‘There's no equivalent of the Man Booker fiction prize for a short story,but the Sunday Times award must come close…’
Sydney Morning Herald
SIX AUTHORS IN THE RUNNING FOR THE £30,000 SUNDAY TIMES AUDIBLE SHORT STORY AWARD 2019
IRISH WRITERS DOMINATE AN ELECTRIFYING 2019 SHORTLIST
“This year Irish authors have stolen the short-story crown from the US, which dominated the prize in 2018. The Irish influence on the Award - which was the first prize to recognise Sally Rooney - and the world of short fiction continues to grow as we discover new voices and also welcome back former winner Kevin Barry”
Andrew Holgate, Judge
A truly modern set of inventive and memorable stories feature on the 2019 Sunday Times Audible Short Story Award shortlist, announced today. This year’s shortlist is dominated by Irish writers – relative newcomers Danielle McLaughlin, whose short fiction has won the William Trevor/Elizabeth Bowen International Short Story Competition, and Louise Kennedy. They are shortlisted alongside award-winning author and 2012 winner of the prize, Kevin Barry. The youngest shortlistee is Australian author Paul Dalla Rosa, 27, from Melbourne (only Sally Rooney has been younger, 26 when shortlisted in 2017). British writer Joe Dunthorne, author of novel Submarine, and Emma Cline, author of The Girls and recipient of the 2014 Plimpton Prize, complete the line-up.
Celebrating its tenth year, The Sunday Times Audible Short Story Award is the world’s richest and most prestigious prize for an English-language single short story, with the winner receiving £30,000 and the five other shortlisted writers £1,000 each. As sponsor of the 2019 Award, Audible, the leading provider of audio storytelling, will produce an audio anthology of the shortlisted stories, which will be available later in the year. This is the first time that the shortlist will be available as a collection in audio format, ensuring that the award will reach millions of new readers.
The stories selected for this year’s shortlist are diverse and moving, touching on grief and loss, love, communication and loneliness as well as being stylistically inventive, and darkly humorous.
The 6 shortlisted stories and writers are:
THE COAST OF LEITRIM – Kevin Barry
WHAT CAN YOU DO WITH A GENERAL – Emma Cline
COMME – Paul Dalla Rosa
ALL THE POEMS CONTAINED WITHIN WILL MEAN EVERYTHING TO EVERYONE – Joe Dunthorne
IN SILHOUETTE – Louise Kennedy
A PARTIAL LIST OF THE SAVED – Danielle McLaughlin
About the shortlisted writers and stories:
Joe Dunthorne was born and grew up in Swansea. His debut novel, Submarine, was translated into sixteen languages and adapted for film by Richard Ayoade. His story All The Poems Contained Within Will Mean Everything to Everyone is about the world of writers, providing psychological insight with a humorous touch.
‘This is an immensely beguiling story, full of universal truth.’ – Judge Carys Davies
Irish writer Danielle McLaughlin’s short stories have appeared in The New Yorker, The Stinging Fly and Irish Times. A Partial List of the Saved explores an impending divorce and the interwoven family relationships it affects.
‘A fascinating portrayal of both cowardice and courage' – Judge Blake Morrison
Our youngest shortlistee Paul Dalla Rosa is a writer based in Melbourne, Australia whose discovery is a product of the blind reading aspect of the Award (other authors discovered by the prize include Sally Rooney, Roshi Fernando and Rebecca F John.) In Comme a man working in a high-end clothing store reflects on his life. Darkly funny, this story focuses on superficiality, self-knowledge and how we live now.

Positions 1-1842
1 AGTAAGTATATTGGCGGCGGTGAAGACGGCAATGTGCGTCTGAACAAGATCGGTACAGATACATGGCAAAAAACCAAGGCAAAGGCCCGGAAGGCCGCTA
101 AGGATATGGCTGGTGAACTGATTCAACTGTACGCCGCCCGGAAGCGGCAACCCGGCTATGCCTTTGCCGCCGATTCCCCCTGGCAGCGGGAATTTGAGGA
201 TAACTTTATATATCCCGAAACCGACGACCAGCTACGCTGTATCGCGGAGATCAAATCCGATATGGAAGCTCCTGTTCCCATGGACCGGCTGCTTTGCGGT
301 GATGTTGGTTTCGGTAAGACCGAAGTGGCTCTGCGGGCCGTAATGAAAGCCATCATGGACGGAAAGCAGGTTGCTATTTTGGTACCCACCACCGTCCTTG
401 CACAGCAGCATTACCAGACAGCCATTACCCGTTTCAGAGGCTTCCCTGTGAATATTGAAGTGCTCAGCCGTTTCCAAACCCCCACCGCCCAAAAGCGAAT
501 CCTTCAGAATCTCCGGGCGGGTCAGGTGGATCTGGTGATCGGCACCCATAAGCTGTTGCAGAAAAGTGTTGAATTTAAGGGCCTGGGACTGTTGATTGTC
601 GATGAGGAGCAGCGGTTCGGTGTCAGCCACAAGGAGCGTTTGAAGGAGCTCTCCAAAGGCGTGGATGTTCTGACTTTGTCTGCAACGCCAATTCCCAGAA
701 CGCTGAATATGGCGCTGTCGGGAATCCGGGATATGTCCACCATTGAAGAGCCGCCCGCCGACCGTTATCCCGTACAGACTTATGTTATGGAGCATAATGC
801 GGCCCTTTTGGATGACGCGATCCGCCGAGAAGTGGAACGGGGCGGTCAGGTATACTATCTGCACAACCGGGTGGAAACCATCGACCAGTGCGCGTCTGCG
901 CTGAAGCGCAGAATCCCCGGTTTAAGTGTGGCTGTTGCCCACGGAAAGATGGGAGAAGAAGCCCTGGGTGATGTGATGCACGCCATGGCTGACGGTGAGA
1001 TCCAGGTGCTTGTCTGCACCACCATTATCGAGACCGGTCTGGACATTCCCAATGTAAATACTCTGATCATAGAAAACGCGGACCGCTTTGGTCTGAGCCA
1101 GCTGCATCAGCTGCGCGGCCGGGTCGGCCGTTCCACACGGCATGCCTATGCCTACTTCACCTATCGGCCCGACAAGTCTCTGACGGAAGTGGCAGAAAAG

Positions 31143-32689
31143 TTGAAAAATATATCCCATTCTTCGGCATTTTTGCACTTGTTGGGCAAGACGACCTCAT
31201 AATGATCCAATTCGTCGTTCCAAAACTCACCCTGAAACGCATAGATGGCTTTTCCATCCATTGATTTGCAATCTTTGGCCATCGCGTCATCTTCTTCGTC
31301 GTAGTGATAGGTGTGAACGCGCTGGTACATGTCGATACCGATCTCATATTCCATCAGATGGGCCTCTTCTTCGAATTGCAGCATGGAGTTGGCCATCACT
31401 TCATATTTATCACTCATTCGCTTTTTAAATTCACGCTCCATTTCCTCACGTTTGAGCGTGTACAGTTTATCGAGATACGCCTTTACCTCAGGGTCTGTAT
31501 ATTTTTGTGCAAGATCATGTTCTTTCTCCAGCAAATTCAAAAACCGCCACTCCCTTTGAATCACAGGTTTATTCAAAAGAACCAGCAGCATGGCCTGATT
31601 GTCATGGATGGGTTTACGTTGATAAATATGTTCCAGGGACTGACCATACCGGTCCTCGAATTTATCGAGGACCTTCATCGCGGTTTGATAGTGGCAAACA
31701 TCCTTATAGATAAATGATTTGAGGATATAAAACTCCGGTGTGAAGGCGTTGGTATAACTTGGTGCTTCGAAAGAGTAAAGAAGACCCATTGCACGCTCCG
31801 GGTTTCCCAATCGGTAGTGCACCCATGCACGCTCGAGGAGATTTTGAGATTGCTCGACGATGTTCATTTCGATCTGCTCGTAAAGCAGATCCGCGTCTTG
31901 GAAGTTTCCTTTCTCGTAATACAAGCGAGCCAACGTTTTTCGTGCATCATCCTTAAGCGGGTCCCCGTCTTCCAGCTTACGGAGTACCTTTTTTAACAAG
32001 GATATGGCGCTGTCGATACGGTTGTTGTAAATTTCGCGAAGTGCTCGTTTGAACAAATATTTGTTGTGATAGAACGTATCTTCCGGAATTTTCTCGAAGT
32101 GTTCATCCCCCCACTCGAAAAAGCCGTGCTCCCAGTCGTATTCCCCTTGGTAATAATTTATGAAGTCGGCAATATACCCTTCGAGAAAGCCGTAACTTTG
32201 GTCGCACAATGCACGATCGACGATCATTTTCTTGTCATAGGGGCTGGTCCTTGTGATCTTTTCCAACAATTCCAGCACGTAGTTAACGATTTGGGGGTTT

‘Word perfect, with undercurrents of sorrow and angst’ – Judge Kit de Waal
Louise Kennedy grew up in Holywood, Co.Down. Her short stories have been published in journals including The Stinging Fly. In Silhouette is an ambitious story set over four time periods inspired by The Troubles in Northern Ireland.
‘A mystery novel in 6,000 words’ – Judge Sarah Churchwell
A previous winner of the award, and longlisted for the 2019 Booker prize, Irishman Kevin Barry is the author of short story collections Dark Lies the Island and There Are Little Kingdoms; his new novel, Night Boat to Tangier has just been published. The Coast of Leitrim is a love story which explores the relationship between an Irish man and a Polish woman he meets in a café.
‘It’s got perfect pitch … with a raconteur tone’ – Judge Kit de Waal
Emma Cline is an American writer who is best-known for her novel, The Girls. Her short stories have appeared in The New Yorker. In What Can You Do With a General, a family gathers for Christmas in California while dark undercurrents hint at past violence and abuse.
‘A Cheever-esque, perfect story’ – Judge Carys Davies
Judge Carys Davies said,
“These six outstanding stories moved me to both laughter and tears. Every one of them took me into corners of the human heart I wasn’t expecting to go, and into worlds which never felt anything but completely real and true. There is so much artistry on display here – all the formal control and intricacy which, in the best short stories, forges as much power between the lines as in what’s on the page. I’ve read all of them many times now, and continue to marvel at the delicate alchemy by which their brief, intense dramas build towards endings which feel as inescapable as they are surprising.”
The judging panel for the Award has always been strong - past judges include AS Byatt, Sir Richard Eyre, Nick Hornby, Anne Enright, Will Self, Hanif Kureishi, Sarah Waters, Rose Tremain, Sebastian Faulks and Sir Melvyn Bragg. This year’s is one of the most impressive yet and comprises author, journalist and commentator Sarah Churchwell; short story writer and novelist Carys Davies; acclaimed poet and novelist Blake Morrison, and award-winning novelist and short-story writer Kit de Waal. Andrew Holgate, Literary Editor of The Sunday Times, completes the line-up.